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    ABSTRACT: We have designed an improved algorithm that enables us to simulate the chemistry of cold dense interstellar clouds with a full gas-grain reaction network. The chemistry is treated by a unified microscopic-macroscopic Monte Carlo approach that includes photon penetration and bulk diffusion. To determine the significance of these two processes, we simulate the chemistry with three different models. In Model 1, we use an exponential treatment to follow how photons penetrate and photodissociate ice species throughout the grain mantle. Moreover, the products of photodissociation are allowed to diffuse via bulk diffusion and react within the ice mantle. Model 2 is similar to Model 1 but with a slower bulk diffusion rate. A reference Model 0, which only allows photodissociation reactions to occur on the top two layers, is also simulated. Photodesorption is assumed to occur from the top two layers in all three models. We found that the abundances of major stable species in grain mantles do not differ much among these three models, and the results of our simulation for the abundances of these species agree well with observations. Likewise, the abundances of gas-phase species in the three models do not vary. However, the abundances of radicals in grain mantles can differ by up to two orders of magnitude depending upon the degree of photon penetration and the bulk diffusion of photodissociation products. We also found that complex molecules can be formed at temperatures as low as 10 K in all three models.
    The Astrophysical Journal 05/2014; 787(2):135. DOI:10.1088/0004-637X/787/2/135 · 6.28 Impact Factor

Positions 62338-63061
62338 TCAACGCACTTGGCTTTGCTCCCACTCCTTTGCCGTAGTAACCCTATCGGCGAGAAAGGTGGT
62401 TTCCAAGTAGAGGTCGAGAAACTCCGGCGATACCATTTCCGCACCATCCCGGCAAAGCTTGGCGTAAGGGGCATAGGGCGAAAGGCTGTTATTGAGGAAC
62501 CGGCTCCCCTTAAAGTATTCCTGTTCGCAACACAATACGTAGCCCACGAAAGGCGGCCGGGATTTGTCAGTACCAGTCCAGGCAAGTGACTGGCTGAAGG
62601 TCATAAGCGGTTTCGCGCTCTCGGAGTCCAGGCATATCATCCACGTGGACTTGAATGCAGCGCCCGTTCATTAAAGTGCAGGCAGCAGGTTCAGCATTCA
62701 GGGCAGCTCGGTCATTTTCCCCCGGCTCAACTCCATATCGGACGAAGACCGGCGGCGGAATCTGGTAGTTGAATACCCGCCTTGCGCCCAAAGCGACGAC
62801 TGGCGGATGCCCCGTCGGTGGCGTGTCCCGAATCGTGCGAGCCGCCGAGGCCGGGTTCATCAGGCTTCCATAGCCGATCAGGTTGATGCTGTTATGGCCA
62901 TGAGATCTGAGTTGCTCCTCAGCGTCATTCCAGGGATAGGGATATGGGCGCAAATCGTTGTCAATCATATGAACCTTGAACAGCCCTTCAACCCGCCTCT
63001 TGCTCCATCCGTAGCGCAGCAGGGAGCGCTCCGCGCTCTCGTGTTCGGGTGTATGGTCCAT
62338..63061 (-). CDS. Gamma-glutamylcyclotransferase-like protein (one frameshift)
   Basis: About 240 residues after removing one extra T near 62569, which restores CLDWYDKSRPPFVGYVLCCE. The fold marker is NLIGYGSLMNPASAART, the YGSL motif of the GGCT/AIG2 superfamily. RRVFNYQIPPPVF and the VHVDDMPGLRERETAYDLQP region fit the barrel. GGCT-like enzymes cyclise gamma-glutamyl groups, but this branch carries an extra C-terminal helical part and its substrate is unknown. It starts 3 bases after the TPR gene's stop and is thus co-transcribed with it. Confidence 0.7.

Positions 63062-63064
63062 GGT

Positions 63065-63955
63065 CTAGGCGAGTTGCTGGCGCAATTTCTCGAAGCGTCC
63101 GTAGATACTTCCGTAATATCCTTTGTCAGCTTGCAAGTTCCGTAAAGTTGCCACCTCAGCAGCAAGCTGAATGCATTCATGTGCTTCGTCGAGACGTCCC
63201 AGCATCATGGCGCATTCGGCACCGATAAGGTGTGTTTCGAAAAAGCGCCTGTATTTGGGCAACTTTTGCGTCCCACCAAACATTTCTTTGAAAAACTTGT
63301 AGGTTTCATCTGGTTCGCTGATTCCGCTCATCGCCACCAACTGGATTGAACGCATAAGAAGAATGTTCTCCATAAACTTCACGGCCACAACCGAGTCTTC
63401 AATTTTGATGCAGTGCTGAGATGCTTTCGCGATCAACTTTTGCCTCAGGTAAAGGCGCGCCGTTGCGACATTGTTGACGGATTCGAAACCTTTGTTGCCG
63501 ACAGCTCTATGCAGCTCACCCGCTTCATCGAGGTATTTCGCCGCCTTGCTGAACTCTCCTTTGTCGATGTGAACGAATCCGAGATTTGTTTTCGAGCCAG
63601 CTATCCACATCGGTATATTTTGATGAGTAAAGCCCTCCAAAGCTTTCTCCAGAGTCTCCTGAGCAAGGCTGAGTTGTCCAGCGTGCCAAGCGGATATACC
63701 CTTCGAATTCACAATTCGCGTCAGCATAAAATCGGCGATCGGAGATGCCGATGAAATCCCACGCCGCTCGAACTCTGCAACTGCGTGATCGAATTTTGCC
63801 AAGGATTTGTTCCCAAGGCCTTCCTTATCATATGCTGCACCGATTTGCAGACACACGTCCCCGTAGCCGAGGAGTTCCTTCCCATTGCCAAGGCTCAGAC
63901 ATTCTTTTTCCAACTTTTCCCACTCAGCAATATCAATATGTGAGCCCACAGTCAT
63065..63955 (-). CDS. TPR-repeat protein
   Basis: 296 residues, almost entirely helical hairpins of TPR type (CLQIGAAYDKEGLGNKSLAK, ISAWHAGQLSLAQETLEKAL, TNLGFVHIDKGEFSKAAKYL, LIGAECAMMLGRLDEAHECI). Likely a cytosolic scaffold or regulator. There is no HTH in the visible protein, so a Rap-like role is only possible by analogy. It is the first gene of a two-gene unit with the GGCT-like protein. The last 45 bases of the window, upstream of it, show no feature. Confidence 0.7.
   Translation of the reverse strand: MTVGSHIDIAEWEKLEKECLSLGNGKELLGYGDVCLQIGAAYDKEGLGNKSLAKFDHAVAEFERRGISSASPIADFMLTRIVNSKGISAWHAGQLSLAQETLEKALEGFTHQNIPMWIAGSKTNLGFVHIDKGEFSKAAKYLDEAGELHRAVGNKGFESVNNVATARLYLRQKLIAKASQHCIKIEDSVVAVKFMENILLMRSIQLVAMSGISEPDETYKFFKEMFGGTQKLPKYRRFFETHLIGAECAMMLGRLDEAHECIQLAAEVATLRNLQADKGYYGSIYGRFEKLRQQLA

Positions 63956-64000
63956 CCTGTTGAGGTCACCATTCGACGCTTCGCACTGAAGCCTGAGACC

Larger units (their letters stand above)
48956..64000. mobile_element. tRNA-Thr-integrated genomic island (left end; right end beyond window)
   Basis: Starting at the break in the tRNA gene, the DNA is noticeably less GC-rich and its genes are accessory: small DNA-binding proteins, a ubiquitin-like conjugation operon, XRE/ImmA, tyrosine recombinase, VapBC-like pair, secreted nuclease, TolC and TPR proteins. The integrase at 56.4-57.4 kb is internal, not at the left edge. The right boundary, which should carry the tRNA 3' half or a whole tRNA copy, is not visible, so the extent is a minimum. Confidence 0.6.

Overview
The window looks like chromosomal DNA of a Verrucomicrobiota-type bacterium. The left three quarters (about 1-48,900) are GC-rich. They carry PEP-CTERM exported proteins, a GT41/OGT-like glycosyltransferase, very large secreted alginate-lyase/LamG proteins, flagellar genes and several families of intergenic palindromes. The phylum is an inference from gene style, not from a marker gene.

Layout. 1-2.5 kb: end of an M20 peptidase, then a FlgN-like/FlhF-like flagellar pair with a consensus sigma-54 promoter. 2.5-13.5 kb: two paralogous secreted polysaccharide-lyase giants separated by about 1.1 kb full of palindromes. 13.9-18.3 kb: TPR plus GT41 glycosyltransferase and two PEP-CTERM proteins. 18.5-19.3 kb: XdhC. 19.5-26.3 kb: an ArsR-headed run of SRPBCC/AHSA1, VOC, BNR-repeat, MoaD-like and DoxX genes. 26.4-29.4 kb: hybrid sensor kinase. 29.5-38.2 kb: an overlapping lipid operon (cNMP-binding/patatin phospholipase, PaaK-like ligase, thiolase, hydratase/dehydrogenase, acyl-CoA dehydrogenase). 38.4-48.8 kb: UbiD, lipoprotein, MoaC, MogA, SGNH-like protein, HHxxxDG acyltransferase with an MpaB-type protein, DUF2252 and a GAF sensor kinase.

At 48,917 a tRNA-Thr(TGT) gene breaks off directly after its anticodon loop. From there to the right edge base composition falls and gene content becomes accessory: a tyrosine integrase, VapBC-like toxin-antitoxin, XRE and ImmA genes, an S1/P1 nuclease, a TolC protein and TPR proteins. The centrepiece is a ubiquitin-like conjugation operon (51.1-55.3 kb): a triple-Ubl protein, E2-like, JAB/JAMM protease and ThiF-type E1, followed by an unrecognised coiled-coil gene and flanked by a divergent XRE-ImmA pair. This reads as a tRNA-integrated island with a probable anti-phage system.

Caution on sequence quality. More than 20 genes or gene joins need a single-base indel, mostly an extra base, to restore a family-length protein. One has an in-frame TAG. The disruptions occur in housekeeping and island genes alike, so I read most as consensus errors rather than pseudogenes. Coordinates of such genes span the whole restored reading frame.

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    ABSTRACT: HNC and HCN, typically used as dense gas tracers in molecular clouds, are a pair of isomers that have great potential as a temperature probe because of temperature dependent, isomer-specific formation and destruction pathways. Previous observations of the HNC/HCN abundance ratio show that the ratio decreases with increasing temperature, something that standard astrochemical models cannot reproduce. We have undertaken a detailed parameter study on which environmental characteristics and chemical reactions affect the HNC/HCN ratio and can thus contribute to the observed dependence. Using existing gas and gas-grain models updated with new reactions and reaction barriers, we find that in static models the H + HNC gas-phase reaction regulates the HNC/HCN ratio under all conditions, except for very early times. We quantitatively constrain the combinations of H abundance and H + HNC reaction barrier that can explain the observed HNC/HCN temperature dependence and discuss the implications in light of new quantum chemical calculations. In warm-up models, gas-grain chemistry contributes significantly to the predicted HNC/HCN ratio and understanding the dynamics of star formation is therefore key to model the HNC/HCN system.